Starting off, a light regulatory environment can help businesses find their feet
Ahmad Al Sayegh, Chairman of Abu Dhabi Global Market (ADGM), recently described Abu Dhabi as “the nascent fintech capital of the Arabian Gulf”. ADGM is looking to anchor fintech (financial technology) in local banks and institutions to capitalise on their strengths and minimise risks.
But what factors make a dynamic fintech hub? And does the UAE have what it takes?
London is the clear front-runner of fintech hubs across the world. According to a report from Accenture, in 2013 the UK and Ireland represented 53 per cent of Europe’s funding rounds and two-thirds of the total raised by fintech start-ups.
Two key ingredients have encouraged the growth of financial technology in the UK capital. Firstly, before becoming a fintech hub, London has long been one of the biggest financial capitals in the world.
From the inception of the Global Financial Centres Index (GFCI) in March 2007 to September 2013, and again from September 2015, London has been ranked the top financial centre. Most big banks have their European headquarters in the city, and this is thanks to attractive regulations and the high level of talent attracted to a global financial centre.
Low entry barriers
Secondly, London is an open and flexible place to do business. The UK’s financial market is a big contributor to the GDP, and so the government is keen to see the sector thrive. Barriers to entry are low, meaning that an entrepreneur can simply set up a business in his bedroom, without having to worry about expensive trade licenses and office space. If there isn’t a law prohibiting you from doing something, then you can go ahead and do it.
Following the financial crisis and resulting redundancies, London saw a sharp increase in technology start-ups eager to exploit opportunities available to them as a result. The city became a fintech hub because tech companies were able to operate in proximity to financial institutions, building on each other’s innovations and filling in market gaps as and when they arose.
The US is a great case in point of the importance of this connection. While Silicon Valley is home to hundreds of the world’s most advanced start-ups and global technology companies, the area lacks the benefit of operating in direct access to a global financial centre, such as New York. The two cities are in the same country, but are detached in terms of geography, which can make all the difference in a competitive market.
The UAE has great potential to become the Middle East’s centre for all things fintech. Commercial banking activity in the UAE was only established in the second-half of the 20th century, but by September 2015, Dubai became the highest-ranked financial centre city in the Middle East on the GFCI, up seven places to displace Riyadh. The emirate ranked 12th in the world in the index on infrastructure alone.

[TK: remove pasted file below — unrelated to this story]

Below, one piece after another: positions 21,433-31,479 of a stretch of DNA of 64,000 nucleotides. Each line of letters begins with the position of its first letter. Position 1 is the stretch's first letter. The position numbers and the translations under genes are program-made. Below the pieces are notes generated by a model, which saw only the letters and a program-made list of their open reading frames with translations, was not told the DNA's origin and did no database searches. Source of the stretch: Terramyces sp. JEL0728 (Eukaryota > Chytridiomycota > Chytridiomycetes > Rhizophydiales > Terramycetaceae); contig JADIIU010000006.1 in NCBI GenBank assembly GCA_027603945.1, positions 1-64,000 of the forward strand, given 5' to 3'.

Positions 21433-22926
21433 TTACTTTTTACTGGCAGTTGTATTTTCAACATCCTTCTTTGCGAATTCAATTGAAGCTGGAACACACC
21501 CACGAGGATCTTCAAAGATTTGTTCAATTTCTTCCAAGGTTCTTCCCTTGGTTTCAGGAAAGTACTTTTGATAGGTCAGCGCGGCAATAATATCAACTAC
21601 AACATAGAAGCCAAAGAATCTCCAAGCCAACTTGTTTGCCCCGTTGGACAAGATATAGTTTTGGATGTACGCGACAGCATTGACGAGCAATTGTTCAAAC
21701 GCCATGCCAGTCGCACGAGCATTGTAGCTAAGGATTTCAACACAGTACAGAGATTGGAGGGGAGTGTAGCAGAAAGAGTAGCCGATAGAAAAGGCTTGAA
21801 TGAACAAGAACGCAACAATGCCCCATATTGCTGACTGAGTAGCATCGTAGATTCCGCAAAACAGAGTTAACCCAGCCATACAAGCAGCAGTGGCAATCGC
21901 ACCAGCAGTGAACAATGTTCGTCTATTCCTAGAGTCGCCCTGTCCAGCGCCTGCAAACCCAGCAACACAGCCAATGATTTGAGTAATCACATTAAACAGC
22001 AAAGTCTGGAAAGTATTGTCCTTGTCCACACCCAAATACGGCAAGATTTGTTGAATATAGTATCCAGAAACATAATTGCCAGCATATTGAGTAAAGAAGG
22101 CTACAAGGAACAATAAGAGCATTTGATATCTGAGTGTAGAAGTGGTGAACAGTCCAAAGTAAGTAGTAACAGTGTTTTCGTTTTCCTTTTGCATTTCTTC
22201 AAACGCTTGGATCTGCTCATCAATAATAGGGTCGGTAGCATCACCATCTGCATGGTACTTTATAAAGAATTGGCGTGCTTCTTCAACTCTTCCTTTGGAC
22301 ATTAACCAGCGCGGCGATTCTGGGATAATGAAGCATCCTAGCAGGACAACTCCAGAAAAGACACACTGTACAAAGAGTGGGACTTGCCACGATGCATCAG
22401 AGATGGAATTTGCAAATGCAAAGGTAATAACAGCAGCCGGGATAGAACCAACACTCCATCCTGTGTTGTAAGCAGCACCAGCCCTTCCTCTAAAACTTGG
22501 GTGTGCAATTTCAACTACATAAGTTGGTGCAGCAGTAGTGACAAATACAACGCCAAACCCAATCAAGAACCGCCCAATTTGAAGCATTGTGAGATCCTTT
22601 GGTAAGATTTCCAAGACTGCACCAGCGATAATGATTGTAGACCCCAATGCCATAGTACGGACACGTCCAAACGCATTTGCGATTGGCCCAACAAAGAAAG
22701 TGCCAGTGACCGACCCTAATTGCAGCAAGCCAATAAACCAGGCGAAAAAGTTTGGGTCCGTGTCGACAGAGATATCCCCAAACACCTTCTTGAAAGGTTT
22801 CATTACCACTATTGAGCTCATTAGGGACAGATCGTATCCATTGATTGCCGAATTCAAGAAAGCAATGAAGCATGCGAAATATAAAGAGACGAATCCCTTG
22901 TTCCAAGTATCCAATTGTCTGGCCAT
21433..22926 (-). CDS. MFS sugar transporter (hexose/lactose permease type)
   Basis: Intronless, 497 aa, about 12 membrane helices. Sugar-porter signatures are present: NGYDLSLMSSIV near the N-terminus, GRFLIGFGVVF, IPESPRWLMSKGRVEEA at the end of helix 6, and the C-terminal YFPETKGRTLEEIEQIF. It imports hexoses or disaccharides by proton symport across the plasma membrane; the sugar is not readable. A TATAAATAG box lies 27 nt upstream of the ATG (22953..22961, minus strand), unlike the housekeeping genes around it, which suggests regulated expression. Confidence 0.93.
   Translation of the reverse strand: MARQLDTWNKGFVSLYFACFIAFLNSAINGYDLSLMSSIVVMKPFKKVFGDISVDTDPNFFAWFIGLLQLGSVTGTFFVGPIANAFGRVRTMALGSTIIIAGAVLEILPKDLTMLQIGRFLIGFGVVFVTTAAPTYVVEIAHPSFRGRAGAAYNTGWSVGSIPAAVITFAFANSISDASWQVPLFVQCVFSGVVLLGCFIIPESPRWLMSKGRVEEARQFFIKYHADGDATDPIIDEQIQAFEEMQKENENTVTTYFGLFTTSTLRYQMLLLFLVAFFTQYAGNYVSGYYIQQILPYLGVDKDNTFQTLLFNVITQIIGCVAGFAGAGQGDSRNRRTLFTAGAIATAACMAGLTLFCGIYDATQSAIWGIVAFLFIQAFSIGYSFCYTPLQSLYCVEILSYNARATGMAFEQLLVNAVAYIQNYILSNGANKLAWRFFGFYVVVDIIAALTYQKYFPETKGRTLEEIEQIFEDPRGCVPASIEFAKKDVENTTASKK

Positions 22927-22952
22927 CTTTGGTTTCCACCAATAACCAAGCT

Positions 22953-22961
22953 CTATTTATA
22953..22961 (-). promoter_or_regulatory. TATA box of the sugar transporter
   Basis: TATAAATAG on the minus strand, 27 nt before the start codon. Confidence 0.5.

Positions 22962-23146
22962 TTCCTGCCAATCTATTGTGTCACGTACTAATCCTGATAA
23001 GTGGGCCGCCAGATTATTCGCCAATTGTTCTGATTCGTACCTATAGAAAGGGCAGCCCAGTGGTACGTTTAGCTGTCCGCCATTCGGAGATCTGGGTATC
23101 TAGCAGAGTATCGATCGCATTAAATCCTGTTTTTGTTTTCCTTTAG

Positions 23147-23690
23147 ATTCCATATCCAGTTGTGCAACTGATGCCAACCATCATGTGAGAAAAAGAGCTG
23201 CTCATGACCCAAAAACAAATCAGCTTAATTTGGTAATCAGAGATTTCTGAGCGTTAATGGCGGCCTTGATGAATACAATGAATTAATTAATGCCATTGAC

Through attractive tax exemptions and a robust judicial system based on Western markets, Dubai has positioned itself as a regional platform for international financial players looking to set up shop in the Middle East, and at the same time encouraged growth of home-grown financial institutions that cater directly to local demand. In 2015 alone, the Dubai International Financial Centre (DIFC) welcomed 309 new companies, up almost 28 per cent from the year before.
Dubai’s other strength is its strong SME ecosystem which provides a support network for start-ups and encourages entrepreneurship. Organisations like Dubai SME, Khalifa Fund for Development Enterprise, Injaz, and Endeavor, provide entrepreneurs with the support they need to build successful businesses and bring new technology and innovation to market.
To secure its place as a fintech hub, the UAE needs to create an environment where financial firms and technology companies can operate alongside each other and find it easy to collaborate. It also means considering regulatory frameworks for fintech firms like crowdfunding platforms and mobile banking and trading.
But regulation takes time and the market moves quicker. Regulators can only regulate what they understand and know, and thus the government will benefit from the entry of more home-grown fintech companies into the market that they can engage with to shape regulation. This can be achieved by lowering the costs of starting a business by easing trade license laws and the requirement to set up an office.
Two tiers of regulation will help the government to kick-start the growth of the fintech industry in the UAE. To start with, a more flexible environment based on light regulation that authorises companies to operate with low barriers to entry will encourage fintech businesses to set up shop.
Once an entrepreneurship ecosystem has been created, governments can follow through with a robust regulatory regime, which will have far-reaching benefits for all market participants.
Governments play an important role as accelerants in any industry, whether is it through monetary injections, creating a business-ready environment, or putting together guarantee schemes. This is especially true for a nascent industry, before an ecosystem has the chance to become self-sustaining.
The UAE has the resources and opportunity to become a fintech hub, and is on the right track to becoming one.
The writer is the Founder and CEO of Beehive, the online peer-to-peer financing platform.
Source: Gulf News (link it to this link: http://gulfnews.com/business/analysis/a-two-tier-approach-to-anchor-uae-as-a-fin-tech-hub-1.1697700)